WEALTHY Nigerian air travellers are now taking the bizarre precaution of flying between Abuja and Lagos via London in a bid to avoid becoming victims of the incessant spate of aviation accidents in the country.
Over recent years, Nigeria has had more than its fair share of accidents, with the latest crash happening earlier this month, when a private jet carrying the remains of former Ondo State governor Segun Agagu burst into flames in Lagos shortly after take-off. Over 20 people on board died in the accident after the Associated Airlines plane suffered engine failure shortly after take-off and crash-landed.
This comes on top of a major accident last year when a Dana Air plane crashed in Lagos killing 153 people. With safety concerns now mounting in Nigeria’s rapidly-expanding domestic airline industry, wealthy travellers are getting round the problem by travelling with foreign airlines flying from Lagos to London and then making a return trip from London to Abuja.
One of the biggest problems in Nigeria’s aviation industry is the age of the aircrafts as many of them should long have been taken out of commission and were only sold to local airlines because they were not wanted anywhere else. Most of the airlines operating in the domestic Nigerian industry, buy such planes at knock-down prices, with Arik Air, the largest operator, being the sole exception.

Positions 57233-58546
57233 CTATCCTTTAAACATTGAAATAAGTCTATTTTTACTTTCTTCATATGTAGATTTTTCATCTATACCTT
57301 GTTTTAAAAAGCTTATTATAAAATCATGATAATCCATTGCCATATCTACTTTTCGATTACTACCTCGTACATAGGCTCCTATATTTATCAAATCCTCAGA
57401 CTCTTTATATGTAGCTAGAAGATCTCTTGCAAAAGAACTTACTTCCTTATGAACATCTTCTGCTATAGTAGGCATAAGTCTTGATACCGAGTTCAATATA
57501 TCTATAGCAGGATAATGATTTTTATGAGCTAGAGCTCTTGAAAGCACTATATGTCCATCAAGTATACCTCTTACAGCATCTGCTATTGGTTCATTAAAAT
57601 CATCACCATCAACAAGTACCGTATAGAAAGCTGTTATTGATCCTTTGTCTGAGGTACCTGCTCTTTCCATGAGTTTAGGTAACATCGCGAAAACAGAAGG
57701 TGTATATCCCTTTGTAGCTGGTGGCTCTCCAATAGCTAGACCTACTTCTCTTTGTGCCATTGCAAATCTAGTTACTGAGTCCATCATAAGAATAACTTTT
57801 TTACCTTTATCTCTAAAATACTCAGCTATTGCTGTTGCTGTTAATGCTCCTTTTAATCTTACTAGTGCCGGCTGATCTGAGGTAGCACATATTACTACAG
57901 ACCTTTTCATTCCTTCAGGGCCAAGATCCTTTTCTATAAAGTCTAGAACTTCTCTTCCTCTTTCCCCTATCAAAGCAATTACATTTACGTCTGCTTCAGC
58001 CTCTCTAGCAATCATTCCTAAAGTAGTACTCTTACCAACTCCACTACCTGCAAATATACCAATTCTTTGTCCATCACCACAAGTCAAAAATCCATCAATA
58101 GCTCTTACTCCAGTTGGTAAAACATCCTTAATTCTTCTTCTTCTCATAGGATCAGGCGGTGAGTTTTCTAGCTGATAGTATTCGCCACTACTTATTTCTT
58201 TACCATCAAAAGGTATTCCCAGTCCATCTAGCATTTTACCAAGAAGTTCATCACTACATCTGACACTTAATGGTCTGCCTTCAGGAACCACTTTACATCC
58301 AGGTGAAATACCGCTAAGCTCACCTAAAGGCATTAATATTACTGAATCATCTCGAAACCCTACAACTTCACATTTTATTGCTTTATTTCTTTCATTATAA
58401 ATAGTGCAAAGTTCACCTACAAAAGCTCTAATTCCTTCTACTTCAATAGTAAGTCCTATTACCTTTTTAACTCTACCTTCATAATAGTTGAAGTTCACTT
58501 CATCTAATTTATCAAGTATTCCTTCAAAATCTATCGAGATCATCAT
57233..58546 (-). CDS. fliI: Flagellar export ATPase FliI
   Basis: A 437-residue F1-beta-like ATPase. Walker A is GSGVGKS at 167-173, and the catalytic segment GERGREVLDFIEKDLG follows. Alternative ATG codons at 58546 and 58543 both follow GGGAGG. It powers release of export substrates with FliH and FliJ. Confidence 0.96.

Since the Associated Airlines crash, wealthy businessmen in the country are increasing opting to fly 3,000 miles via London when travelling between Lagos and Abuja. Foreign airlines like Virgin, British Airways, KLM, Lufthansa and Air France all fly to Europe and their planes are new and meet international safety standards.
With Arik being the only domestic airline that regularly updates it fleet with new aircraft, travellers between Abuja and Lagos either have to risk an accident or fork out a lot of cash for the lengthy London detour. Although the Lagos-London-Abuja marathon is still a rarity, it may become more popular is safety continues to be an issue.
Following the spate of accidents in Nigeria, the International Air Transportation Association and the International Civil Aviation Organisation both have pledged support to local airlines to help them improve their safety records. Until that happens and confidence in local air travel retur